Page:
The city of New York has decided to cancel the 2012 NYC Marathon, and mayor Michael Bloomberg released a statement on the decision on Friday evening.
New York City mayor Michael Bloomerg and New York Road Runners President and CEO Mary Wittenberg released a joint statement regarding the cancellation of the 2012 NYC marathon on Friday, according to Stride Nation. The city is currently recovering from the devastating effects of Hurricane Sandy, and the two thought the race would have a "cloud" over it should the marathon be held as scheduled.
The statement cited the controversy surrounding the event, and the backlash that came from the previous decision to hold it as scheduled on Sunday, as major factors in the cancellation:
"The Marathon has been an integral part of New York City's life for 40 years and is an event tens of thousands of New Yorkers participate in and millions more watch. While holding the race would not require diverting resources from the recovery effort, it is clear that it has become the source of controversy and division. The marathon has always brought our city together and inspired us with stories of courage and determination. We would not want a cloud to hang over the race or its participants, and so we have decided to cancel it. We cannot allow a controversy over an athletic event -- even one as meaningful as this -- to distract attention away from all the critically important work that is being done to recover from the storm and get our city back on track. The New York Road Runners will have additional information in the days ahead for participants."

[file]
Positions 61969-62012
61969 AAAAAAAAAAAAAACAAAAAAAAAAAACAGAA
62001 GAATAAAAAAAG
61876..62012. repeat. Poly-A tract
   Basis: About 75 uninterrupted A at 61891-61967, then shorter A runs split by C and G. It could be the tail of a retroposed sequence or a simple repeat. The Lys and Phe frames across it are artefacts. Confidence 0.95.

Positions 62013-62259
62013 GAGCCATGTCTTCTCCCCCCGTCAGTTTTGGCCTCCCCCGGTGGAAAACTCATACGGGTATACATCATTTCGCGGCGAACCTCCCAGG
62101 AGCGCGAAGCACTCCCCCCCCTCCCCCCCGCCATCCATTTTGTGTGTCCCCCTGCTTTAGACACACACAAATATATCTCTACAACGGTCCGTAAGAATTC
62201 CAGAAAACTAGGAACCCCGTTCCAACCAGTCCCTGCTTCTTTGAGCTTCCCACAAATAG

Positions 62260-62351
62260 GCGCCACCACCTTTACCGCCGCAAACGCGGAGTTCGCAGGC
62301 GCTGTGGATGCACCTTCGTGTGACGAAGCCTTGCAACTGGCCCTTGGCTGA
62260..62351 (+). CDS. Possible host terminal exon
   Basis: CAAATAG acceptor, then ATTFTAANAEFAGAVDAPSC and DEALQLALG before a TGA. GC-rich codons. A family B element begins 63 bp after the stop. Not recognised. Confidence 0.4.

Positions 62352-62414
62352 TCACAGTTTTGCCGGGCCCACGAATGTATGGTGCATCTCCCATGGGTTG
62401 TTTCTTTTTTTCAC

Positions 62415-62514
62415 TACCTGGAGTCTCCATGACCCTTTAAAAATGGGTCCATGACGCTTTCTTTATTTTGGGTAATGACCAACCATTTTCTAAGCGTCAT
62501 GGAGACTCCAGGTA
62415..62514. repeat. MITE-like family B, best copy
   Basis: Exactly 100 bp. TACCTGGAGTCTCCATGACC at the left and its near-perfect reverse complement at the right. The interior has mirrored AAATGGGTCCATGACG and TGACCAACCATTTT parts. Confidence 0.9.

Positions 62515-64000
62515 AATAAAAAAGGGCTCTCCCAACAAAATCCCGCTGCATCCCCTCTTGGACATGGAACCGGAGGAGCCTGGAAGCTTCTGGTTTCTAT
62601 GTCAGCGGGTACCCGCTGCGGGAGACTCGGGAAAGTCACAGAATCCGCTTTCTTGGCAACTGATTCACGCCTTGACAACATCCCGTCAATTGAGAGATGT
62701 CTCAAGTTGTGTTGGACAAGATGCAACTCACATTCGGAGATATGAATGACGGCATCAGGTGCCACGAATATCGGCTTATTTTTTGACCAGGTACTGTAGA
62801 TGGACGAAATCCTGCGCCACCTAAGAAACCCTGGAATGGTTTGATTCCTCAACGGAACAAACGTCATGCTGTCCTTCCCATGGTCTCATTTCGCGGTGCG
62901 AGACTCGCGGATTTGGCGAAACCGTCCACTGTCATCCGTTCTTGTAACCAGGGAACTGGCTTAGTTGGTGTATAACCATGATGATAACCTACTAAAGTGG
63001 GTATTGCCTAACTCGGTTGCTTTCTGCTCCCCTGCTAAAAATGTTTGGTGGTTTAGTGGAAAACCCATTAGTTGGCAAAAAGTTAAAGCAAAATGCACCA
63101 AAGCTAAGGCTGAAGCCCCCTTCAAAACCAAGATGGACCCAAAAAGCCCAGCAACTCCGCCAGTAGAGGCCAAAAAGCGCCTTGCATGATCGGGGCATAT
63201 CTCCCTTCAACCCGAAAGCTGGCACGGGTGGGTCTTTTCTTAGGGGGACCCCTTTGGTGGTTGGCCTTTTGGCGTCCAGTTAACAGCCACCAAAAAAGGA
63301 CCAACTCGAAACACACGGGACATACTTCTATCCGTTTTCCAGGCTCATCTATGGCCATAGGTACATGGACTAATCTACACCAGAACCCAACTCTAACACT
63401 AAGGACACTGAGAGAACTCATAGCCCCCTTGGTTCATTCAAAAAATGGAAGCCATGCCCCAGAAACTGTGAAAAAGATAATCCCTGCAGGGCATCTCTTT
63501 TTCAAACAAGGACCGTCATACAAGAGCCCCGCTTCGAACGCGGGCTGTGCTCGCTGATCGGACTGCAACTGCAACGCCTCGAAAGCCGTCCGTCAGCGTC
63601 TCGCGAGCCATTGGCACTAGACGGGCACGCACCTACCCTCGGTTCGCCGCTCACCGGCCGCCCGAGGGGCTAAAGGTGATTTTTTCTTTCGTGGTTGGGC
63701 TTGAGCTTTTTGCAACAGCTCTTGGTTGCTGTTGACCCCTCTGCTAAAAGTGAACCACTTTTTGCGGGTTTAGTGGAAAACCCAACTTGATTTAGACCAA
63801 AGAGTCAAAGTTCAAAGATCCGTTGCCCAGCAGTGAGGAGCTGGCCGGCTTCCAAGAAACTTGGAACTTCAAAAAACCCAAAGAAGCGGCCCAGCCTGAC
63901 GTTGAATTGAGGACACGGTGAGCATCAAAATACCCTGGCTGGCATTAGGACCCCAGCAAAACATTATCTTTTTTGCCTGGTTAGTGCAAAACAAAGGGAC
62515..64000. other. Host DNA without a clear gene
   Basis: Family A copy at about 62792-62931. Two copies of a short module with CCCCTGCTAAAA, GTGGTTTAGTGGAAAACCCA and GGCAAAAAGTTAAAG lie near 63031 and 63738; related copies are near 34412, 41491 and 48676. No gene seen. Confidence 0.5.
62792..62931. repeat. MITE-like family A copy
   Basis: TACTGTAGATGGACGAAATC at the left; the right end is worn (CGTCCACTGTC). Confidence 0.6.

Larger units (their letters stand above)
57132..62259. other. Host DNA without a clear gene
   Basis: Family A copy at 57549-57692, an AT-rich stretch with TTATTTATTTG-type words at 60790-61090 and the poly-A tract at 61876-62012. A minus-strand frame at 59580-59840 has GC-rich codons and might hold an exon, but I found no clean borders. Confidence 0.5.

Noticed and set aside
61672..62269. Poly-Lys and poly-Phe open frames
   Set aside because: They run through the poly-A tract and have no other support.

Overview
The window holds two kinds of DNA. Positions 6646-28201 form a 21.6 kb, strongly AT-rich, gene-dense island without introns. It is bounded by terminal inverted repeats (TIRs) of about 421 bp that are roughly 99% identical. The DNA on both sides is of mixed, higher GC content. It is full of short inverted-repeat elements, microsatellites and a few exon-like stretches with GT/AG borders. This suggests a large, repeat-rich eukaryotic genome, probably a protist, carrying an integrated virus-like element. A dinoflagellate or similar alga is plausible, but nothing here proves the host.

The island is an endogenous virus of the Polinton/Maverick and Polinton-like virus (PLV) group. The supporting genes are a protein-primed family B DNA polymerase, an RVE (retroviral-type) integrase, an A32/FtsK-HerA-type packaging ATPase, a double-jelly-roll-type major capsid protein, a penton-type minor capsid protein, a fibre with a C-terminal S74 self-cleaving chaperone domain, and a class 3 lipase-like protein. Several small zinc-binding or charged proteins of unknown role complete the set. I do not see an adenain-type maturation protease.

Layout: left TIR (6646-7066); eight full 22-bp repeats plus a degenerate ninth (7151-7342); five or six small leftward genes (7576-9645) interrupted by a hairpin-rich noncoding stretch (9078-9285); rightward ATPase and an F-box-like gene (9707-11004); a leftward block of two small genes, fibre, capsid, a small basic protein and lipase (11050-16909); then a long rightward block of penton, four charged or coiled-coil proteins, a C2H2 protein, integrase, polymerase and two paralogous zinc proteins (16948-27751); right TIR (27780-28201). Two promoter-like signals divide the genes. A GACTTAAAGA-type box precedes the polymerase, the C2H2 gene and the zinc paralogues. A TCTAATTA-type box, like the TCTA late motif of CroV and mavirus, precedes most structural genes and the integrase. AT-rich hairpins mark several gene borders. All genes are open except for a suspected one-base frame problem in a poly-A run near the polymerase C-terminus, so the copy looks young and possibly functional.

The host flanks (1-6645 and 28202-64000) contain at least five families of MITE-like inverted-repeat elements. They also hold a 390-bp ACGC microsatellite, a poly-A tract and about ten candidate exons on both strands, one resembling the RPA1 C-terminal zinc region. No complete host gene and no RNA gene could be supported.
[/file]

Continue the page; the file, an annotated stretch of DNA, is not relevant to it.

Wittenberg also held a press conference on Friday to further expand on why the race was cancelled, after Mayor Bloomberg announced it would go on as planned earlier in the week. Stride Nation's Ryan Hudson reported some of the comments via his twitter account. It appears that the city discussed altering the route, and even shortening the event:
They also considered making it a 10-mile race.— Ryan Hudson (@ry_hudson) November 2, 2012
In lieu of having al 47,000 expected participants race, the mayor's office also discussed a trimmed field of runners:
There was talk about considering an "elite-only race."— Ryan Hudson (@ry_hudson) November 2, 2012
Finally, idea of postponement was eventually dismissed, because many of the runners were already in town. Hudson also tweeted out a link where runners can donate their unused hotel rooms. He noted that runners who were registered for this year's event will be guaranteed entry next year.
With the decision made on the marathon, the city will now return its attention to the massive cleanup and rebuilding effort left by the historic storm.